Moving away from classifications

Danielle Zukowski

For some reason, people seem to fixate on categorizing things. Maybe that’s our form of understanding. We seem to want to be able to explain something with one word: a label. A label that soon comes to define us. But things can’t always be defined as one extreme or the other. And when they can’t, maybe this frustration builds internally. We don’t exactly know what to make of things that can’t be products of snap judgments.

In the past, being anything deviant of ‘normal’ resulted in discrimination. It still does, though not as heavily. This may just be the era of diversity. We are learning to broaden our minds and slowly expand our perspective.

We have this need to describe someone, for example, as gay or straight, male or female. Both sexuality and gender were considered very concrete concepts in the past. It’s hard to fathom this categorization as a spectrum. The book “Every Day” by David Levithan examines this phenomenon in sorts.

The author never uses personal pronouns in regards to the main character, which is extremely difficult to do. The protagonist is not even given a name. The nameless, genderless character becomes a different person everyday and is just as equally acceptant of taking on one gender, race or sexuality as the next. It’s an intriguing concept. Even in describing the book. I have trouble deciding what to refer to the protagonist as. But after reading “Every Day,” I’ve begun to understand the intricacies of our restrictive perspectives.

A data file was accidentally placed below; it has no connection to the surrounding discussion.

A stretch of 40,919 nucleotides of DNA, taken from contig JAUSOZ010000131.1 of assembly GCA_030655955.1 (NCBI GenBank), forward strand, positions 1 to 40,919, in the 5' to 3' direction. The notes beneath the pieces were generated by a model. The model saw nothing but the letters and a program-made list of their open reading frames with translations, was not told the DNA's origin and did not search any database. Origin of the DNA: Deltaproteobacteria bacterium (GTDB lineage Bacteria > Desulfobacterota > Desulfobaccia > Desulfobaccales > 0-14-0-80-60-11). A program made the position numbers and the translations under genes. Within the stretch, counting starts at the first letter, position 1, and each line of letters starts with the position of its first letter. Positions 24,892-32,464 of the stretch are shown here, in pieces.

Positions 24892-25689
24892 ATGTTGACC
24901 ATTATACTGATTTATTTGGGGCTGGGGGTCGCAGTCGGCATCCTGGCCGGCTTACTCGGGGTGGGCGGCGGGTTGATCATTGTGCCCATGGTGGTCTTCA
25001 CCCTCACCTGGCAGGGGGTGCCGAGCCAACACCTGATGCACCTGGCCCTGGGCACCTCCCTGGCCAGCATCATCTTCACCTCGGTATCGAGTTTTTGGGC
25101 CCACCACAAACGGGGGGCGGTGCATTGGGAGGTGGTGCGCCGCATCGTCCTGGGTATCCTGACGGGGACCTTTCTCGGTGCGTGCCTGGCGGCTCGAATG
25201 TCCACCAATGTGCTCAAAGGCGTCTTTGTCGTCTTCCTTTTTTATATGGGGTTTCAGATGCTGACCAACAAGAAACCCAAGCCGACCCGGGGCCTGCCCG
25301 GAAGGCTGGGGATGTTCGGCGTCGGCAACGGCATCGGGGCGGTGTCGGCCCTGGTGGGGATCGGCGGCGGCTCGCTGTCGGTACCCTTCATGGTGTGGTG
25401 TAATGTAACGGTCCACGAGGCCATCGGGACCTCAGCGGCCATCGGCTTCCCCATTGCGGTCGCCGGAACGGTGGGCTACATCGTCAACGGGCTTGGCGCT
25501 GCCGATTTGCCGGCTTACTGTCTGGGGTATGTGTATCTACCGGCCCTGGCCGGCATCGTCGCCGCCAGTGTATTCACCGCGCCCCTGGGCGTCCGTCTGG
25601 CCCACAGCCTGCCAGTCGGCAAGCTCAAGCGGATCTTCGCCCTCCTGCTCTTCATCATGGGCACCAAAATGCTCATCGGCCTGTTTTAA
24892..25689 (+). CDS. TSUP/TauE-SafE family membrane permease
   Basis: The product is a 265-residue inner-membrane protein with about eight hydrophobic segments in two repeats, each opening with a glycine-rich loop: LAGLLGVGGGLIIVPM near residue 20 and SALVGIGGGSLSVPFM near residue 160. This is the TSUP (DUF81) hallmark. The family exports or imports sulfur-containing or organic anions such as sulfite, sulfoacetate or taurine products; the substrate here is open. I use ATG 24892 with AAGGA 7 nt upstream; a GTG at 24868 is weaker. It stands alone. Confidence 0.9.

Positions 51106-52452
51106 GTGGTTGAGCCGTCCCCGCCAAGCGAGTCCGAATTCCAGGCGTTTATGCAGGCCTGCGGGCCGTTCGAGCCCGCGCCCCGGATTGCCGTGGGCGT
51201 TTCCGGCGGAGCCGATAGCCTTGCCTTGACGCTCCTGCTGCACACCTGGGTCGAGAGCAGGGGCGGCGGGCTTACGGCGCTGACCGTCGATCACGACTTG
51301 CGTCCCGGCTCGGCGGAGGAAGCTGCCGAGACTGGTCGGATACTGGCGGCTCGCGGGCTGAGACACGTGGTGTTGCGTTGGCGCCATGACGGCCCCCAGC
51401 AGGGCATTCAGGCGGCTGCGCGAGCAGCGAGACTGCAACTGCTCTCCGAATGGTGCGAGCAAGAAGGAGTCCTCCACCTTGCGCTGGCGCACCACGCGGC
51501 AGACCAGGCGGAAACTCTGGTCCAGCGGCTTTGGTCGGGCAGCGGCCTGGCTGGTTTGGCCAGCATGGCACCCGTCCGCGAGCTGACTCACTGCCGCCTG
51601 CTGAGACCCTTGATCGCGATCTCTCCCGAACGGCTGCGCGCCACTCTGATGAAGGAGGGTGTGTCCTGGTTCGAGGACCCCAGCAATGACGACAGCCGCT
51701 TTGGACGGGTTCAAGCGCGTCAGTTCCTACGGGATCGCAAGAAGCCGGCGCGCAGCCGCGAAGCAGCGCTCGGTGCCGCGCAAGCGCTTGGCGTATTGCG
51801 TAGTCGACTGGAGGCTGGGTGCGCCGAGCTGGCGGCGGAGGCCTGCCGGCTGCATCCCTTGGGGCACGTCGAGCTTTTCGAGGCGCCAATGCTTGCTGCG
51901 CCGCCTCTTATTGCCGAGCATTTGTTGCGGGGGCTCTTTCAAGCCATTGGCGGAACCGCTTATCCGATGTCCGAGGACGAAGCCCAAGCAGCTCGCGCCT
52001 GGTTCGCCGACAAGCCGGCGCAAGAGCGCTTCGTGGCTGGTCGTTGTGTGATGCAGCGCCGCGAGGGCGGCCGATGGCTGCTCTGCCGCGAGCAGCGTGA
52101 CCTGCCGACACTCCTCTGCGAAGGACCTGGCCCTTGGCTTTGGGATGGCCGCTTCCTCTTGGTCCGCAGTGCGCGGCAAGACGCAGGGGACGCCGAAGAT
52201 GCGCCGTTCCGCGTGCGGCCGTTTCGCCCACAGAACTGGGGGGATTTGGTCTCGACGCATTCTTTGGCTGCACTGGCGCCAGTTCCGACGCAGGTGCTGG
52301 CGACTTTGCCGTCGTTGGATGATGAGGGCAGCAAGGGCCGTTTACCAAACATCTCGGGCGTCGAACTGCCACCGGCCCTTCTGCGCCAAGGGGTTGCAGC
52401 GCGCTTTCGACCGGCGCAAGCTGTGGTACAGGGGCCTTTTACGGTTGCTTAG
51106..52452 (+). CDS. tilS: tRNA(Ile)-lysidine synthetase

Another way labels have affected us is in discerning nature from impact. It’s hard to believe someone that had such a great influence on racial equality could commit adultery. Or that a relentless dictator could have a passion for art. How could someone so inspiring do something so devastating? How could someone so hateful create anything worth admiring?

These dichotomy between good and evil build obstacles in forming a reaction toward someone. It forces us to reflect on some philosophical questions. Is it socially acceptable to listen to a song written by someone who is abusive? Is someone who commits violence also capable of producing something beautiful? We can’t seem to make sense of things like that.

Everyone can’t fit perfectly in the little boxes we create. We truly are all just humans. Yet we hold people to such high expectations. They can’t possibly be one thing if they are another. We’re just so quick to let one thing reflect everything about a person. Whether it be a classification, an event, an appearance, a word…It just blinds us to everything else.

This tendency to form divisions, sometimes even subconsciously, is further limiting every very narrow perspective. Each time we shove someone in a box, we lose something: diversity, complexity and opportunity. An opportunity to gain insight that is vital for progress. Value can arise from surprising sources. Shutting doors minimizes exposure.